Do you remember a life before plastic bags? I am twenty years old and live in the UK. Plastic is everywhere, and I certainly don’t remember a time before plastic bags. Today, you are almost guaranteed to be offered a bag at checkout. Although some retailers have moved towards paper bags, the majority use plastic.
With plastic bags so prevalent today, picturing a shopping experience without them is a challenge. I decided to ask my mum and granny what they used to transport the shopping before plastic bags were available.
They told me that food was often delivered by bike or car in cardboard boxes or crates to the home. Today, some people have milk delivered to their door in glass bottles, which can be collected and reused. My mum remembers bread and other food being delivered with the milk. Meat was wrapped in wax paper or even just newspaper. Loose goods, such as raisins, were weighed and put into paper bags. Food like potatoes were weighed and poured straight into the shopper’s own bags they had brought from home. Others remember food being prepared at the store. Bacon was cut there and then. Slabs of butter were cut and served. The shopping experience seemed far more personal before plastic bags, where consumers had more choice of the quantity of food they purchased. A combination of having food delivered straight to the door and going to small shops meant that my granny could carry all her food home in manageable trips with her own bag.
There is nothing starkly different between life today and life before plastic bags. It seems our demands for ultimate convenience have made the idea of living without plastic bags impossible, when in reality it is easily achievable. After all, people clearly survived before their introduction!
Here are a few other stories from around the world telling us what life was like before the infamous plastic bag:
"Jan’s parents had a grocery shop. Apparently, it was the first self-serve shop in Christchurch. I asked her about what she remembered about the shop before plastic. Goods like raisins arrived in big sacks and there was a weighing room at the back of the shop where they were repackaged into paper bags. Ernest Adams sponges arrived in huge slabs packed in cardboard boxes. The boxes were fastened with a thin metal wire, in the days before blue plastic tape. She remembers her mother cutting the wire with pliers. Like me, Jan doesn’t remember when things changed just what they were before they changed. A lot of people ordered their groceries by phone or sent in a note and the pieces of paper with the orders were stuck on a spike. The groceries were packed in cardboard boxes and delivered by van. Her father kept all the boxes that arrived to pack grocery orders into. Customers who came into the shop brought their own cloth shopping bags with them."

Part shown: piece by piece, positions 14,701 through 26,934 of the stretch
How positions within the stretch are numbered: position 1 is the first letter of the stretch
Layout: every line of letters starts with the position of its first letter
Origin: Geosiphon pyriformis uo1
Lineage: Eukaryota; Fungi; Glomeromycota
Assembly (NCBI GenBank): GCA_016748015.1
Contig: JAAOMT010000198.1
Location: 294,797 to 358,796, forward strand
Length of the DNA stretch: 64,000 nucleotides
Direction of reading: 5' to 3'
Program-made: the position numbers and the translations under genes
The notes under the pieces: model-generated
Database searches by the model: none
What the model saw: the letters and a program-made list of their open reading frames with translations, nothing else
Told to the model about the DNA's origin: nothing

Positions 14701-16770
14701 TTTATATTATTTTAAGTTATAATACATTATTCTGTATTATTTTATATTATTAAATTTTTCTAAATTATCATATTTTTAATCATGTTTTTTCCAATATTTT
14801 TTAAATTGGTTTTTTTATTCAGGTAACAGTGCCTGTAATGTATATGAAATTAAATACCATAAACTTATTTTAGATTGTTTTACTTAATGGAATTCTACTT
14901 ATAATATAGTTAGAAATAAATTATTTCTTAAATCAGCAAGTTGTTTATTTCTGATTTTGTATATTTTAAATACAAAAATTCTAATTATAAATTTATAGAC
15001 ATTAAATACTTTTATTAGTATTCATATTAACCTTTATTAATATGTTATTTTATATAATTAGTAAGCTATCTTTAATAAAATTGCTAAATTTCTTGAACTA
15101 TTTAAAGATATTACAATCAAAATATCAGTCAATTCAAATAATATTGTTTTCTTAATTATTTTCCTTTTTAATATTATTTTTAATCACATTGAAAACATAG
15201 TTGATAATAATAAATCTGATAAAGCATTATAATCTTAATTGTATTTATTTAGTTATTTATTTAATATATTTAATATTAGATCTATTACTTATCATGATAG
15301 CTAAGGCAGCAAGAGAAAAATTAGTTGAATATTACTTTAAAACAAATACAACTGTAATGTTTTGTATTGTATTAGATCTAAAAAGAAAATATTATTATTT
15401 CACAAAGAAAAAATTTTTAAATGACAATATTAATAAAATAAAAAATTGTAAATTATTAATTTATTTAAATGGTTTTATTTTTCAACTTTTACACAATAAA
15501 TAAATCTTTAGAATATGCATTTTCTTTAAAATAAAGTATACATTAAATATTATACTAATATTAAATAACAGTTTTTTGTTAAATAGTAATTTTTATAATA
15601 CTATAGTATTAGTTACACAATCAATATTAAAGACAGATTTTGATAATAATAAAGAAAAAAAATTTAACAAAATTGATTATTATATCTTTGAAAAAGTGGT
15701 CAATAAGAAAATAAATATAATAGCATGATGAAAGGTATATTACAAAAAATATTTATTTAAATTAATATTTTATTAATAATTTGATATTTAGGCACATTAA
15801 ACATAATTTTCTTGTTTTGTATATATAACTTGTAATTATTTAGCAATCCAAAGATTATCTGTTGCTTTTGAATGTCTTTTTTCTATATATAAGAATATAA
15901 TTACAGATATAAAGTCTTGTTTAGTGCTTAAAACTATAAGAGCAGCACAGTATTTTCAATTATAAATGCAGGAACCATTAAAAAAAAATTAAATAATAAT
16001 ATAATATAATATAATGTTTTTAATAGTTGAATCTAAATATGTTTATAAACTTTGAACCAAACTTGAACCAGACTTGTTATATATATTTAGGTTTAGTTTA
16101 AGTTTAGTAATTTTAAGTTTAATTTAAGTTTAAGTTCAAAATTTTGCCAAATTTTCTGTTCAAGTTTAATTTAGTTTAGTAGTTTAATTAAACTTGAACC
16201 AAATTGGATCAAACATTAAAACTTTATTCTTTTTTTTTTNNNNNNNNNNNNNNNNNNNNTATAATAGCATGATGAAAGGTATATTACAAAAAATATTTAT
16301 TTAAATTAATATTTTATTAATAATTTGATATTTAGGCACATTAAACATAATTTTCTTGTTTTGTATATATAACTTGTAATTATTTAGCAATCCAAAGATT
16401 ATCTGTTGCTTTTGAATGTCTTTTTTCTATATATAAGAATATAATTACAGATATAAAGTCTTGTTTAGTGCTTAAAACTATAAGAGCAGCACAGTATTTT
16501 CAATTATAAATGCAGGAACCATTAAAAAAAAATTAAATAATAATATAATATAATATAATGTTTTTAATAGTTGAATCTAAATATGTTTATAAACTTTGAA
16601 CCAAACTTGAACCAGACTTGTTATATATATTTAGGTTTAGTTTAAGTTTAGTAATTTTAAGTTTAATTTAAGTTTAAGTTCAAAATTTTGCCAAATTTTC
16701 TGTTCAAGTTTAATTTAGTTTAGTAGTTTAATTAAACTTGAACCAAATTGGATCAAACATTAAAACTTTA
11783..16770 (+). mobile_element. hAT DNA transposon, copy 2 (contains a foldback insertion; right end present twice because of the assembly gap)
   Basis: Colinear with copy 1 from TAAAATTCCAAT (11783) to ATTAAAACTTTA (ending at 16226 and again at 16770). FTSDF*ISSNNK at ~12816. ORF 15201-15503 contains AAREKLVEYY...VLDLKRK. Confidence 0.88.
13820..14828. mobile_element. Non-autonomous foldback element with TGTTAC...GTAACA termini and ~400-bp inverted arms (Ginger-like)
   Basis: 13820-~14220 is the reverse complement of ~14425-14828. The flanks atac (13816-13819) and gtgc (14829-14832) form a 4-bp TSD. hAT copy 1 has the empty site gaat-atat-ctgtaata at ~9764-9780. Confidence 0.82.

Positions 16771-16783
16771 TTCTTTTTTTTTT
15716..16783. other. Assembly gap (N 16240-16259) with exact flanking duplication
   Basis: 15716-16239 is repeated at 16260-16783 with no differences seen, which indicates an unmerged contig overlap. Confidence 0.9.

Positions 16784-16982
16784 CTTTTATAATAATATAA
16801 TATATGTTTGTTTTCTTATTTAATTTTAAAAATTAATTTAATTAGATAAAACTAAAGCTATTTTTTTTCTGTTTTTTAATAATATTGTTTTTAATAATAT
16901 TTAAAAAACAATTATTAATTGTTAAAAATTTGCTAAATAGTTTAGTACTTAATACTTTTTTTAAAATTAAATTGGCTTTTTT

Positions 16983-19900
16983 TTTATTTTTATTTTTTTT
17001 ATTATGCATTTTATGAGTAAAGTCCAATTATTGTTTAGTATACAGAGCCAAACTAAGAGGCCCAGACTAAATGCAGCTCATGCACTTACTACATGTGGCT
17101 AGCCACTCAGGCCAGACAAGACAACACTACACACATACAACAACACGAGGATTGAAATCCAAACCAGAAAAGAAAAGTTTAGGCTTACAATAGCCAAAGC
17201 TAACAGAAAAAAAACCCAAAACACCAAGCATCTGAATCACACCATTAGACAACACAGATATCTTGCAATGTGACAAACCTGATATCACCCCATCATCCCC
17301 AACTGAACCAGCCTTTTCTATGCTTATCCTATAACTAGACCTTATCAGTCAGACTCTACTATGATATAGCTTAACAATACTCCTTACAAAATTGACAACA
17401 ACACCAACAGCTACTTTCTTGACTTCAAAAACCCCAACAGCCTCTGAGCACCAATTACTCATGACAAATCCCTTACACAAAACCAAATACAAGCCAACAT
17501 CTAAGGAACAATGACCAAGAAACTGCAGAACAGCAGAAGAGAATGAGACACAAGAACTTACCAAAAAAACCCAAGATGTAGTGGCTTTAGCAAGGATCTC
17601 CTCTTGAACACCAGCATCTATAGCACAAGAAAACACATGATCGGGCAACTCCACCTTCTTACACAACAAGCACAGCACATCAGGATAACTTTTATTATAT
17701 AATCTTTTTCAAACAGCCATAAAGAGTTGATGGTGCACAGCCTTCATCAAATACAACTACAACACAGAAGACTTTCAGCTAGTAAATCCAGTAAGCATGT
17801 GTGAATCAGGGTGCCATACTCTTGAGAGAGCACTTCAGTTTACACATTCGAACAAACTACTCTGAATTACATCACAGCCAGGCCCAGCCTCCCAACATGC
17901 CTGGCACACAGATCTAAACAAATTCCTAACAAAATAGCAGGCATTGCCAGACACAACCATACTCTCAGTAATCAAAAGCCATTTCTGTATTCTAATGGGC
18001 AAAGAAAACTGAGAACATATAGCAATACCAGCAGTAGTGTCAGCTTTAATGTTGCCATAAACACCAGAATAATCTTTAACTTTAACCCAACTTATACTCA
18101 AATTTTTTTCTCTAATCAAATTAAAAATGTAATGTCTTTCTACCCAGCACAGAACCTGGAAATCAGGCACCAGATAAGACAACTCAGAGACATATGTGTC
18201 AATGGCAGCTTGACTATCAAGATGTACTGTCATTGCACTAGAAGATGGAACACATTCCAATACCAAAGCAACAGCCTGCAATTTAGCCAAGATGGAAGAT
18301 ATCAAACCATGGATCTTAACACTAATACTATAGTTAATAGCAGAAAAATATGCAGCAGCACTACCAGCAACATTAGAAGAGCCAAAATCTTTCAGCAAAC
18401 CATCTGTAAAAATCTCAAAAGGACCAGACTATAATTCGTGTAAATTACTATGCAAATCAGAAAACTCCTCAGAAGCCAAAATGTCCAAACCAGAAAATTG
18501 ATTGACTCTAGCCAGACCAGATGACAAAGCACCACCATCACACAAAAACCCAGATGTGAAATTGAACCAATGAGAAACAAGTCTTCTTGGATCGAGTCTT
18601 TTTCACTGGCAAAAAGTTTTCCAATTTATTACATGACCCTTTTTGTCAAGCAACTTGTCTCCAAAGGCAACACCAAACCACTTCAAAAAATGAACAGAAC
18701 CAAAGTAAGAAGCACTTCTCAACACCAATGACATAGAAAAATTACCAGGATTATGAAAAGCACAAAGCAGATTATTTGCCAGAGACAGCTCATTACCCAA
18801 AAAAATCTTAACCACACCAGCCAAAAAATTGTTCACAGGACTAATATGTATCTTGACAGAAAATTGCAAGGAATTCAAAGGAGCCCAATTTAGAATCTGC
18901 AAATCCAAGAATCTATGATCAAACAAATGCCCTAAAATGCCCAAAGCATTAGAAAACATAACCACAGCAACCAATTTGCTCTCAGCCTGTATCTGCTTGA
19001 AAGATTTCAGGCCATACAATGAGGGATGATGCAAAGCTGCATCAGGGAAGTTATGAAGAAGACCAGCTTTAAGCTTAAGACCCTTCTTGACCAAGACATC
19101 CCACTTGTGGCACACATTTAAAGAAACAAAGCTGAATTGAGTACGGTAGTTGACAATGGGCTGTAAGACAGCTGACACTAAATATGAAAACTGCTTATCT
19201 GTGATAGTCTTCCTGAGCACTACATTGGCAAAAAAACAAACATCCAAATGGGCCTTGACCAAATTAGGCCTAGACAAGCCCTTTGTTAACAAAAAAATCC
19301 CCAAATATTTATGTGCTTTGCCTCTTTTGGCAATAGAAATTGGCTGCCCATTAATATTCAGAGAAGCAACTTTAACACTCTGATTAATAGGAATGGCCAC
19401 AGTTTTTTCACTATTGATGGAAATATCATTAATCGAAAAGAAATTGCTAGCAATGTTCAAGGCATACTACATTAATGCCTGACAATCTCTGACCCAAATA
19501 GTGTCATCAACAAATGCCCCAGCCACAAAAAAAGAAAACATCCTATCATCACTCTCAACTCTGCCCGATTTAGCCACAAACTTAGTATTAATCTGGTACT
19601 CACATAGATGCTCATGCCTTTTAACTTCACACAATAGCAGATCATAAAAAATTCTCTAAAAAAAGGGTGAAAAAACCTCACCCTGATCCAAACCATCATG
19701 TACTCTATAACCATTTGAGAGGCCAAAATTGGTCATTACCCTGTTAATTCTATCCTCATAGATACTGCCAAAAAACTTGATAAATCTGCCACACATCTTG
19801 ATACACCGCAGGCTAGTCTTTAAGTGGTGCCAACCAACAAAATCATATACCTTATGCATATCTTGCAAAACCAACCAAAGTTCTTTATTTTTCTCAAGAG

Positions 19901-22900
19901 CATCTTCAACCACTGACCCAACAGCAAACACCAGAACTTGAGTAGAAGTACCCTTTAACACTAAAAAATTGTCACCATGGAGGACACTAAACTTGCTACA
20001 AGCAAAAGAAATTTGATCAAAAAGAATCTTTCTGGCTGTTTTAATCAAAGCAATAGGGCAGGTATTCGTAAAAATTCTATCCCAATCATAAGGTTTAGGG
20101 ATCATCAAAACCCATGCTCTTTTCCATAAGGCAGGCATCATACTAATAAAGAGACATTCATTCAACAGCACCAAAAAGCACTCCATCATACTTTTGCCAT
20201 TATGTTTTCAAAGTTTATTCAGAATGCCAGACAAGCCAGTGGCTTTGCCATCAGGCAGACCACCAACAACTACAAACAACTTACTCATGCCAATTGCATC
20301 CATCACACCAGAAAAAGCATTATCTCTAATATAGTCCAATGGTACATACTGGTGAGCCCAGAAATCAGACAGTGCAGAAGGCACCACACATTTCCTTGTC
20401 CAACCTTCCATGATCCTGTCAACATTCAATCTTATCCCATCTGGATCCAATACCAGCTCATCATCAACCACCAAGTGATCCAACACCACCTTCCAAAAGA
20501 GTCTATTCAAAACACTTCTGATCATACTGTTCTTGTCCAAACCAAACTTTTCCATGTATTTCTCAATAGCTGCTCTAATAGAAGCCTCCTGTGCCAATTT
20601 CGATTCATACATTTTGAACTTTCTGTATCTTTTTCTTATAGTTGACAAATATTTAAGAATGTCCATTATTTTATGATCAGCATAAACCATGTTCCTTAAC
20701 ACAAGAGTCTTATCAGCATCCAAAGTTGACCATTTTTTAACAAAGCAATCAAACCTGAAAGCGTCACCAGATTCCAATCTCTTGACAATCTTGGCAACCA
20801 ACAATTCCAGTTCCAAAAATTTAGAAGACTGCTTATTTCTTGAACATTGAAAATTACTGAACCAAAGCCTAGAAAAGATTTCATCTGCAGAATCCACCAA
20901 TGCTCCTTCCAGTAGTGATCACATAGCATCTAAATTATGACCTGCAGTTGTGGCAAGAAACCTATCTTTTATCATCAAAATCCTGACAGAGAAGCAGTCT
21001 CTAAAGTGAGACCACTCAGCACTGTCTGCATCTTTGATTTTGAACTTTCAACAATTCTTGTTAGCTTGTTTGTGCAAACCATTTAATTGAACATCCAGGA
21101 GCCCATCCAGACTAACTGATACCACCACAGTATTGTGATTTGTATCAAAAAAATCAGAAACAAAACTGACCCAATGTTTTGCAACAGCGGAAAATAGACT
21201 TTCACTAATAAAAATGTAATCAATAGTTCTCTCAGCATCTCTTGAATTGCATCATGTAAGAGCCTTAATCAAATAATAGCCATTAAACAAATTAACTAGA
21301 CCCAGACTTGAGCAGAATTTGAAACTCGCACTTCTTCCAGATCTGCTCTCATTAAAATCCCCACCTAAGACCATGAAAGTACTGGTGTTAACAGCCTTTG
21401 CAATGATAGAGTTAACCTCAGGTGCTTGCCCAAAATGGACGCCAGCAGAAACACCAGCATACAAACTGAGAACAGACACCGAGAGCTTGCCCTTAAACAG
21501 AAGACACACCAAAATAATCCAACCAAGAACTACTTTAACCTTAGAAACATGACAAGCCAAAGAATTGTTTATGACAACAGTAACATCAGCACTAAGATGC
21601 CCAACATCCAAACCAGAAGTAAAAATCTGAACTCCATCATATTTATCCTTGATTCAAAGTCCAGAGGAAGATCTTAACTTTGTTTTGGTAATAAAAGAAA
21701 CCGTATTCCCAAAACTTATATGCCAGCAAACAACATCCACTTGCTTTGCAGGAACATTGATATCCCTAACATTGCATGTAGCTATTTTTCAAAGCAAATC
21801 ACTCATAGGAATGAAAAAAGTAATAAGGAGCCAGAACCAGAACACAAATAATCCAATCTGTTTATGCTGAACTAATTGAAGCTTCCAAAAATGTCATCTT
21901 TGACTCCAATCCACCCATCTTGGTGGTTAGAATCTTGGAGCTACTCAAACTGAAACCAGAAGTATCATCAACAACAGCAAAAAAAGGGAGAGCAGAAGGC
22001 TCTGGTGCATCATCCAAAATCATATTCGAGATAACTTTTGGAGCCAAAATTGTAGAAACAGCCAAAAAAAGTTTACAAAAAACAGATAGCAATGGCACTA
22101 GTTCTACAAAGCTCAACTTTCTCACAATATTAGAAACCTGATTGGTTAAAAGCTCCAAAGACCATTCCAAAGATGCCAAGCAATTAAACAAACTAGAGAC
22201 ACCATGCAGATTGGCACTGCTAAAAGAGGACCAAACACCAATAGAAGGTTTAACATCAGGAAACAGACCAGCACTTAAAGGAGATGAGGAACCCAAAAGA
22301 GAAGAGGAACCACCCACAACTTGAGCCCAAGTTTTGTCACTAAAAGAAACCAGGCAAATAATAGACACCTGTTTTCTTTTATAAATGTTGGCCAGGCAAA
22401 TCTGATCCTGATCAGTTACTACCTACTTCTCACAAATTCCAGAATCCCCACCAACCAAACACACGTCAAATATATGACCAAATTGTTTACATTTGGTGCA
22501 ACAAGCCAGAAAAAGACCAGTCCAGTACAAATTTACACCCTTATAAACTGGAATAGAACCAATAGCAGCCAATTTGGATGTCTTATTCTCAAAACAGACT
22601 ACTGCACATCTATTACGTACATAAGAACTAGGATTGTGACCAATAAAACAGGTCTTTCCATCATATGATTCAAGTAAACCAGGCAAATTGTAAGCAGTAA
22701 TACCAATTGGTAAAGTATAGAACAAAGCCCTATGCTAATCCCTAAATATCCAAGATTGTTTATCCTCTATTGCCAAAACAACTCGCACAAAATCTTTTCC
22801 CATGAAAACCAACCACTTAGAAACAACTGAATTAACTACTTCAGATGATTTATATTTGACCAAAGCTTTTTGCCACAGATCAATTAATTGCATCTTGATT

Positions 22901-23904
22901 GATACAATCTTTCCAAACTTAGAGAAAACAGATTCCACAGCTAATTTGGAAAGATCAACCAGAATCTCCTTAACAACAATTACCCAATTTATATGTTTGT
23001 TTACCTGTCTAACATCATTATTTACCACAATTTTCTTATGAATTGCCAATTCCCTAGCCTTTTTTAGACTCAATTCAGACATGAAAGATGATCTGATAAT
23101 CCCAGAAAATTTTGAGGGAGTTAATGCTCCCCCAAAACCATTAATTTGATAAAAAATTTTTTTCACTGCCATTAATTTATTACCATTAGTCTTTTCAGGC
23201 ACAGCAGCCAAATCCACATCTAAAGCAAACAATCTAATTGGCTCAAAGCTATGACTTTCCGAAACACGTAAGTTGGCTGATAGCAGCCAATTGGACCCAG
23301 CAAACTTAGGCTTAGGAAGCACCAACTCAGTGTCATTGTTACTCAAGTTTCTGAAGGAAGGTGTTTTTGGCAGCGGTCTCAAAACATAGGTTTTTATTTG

"My father tells stories of how he used to make paper bags from olds newspapers when he was a child helping in his father's store, although I never saw paper bags made from newspapers and couldn't find any pictures of it online. Another thing that was used in farmers markets was mesh bags. My grandmother told about using these also. Something like a woven basket but much, much dirtier due to previous multiple usages. It was a traditional market so it was supposed to be dirty anyway. If my mother shopped more than the bag could carry, the seller/vendor would produce woven bamboo bag. Usually, there was a specialized seller who produced this kind of disposable environmentally friendly bamboo bag."
"When I was a kid you had to take your own shopping basket or bag to the shops. Greengrocers only gave out paper bags and would tip the potatoes straight into your shopping bag from the scales. Meat from the butcher was wrapped in waxed paper and that would be the last bit of shopping you did so the meat didn't drip on everything."
"Butter would be underneath a glass case on the counter and when you bought it the shopkeeper would use two wooden paddles to create a butter pat and often would make fancy shapes of the block. Waxed paper bags and paper carrier bags were common - none of this plastic bubble to keep meat in or mountains of wrapping when you bought something."
"My mum used to have two shopping bags, one was for greengrocery, one for other things like bread, the greengrocer used to tip the potatoes in loose and you had to hold the bag open, tomatoes and apples used to be put in a little brown paper bag twisted at the corners and bread used to be wrapped in thin tissue like paper so it went in the other bag. Meat was wrapped in plain newsprint and used to have blood leaking through it by the time you got home. Bacon didn't have water added to it and you could have as many or as few rashers as you wanted, they were sliced on the spot."
My mum told me that her grandma had kept her first plastic bag in a suitcase in her room. She continued to do so every time she received one, because they were so unusual. Maybe we can make plastic bags unusual again by always bringing our own reusable bags to the shop. I hope so!
Author: Rachel Bromley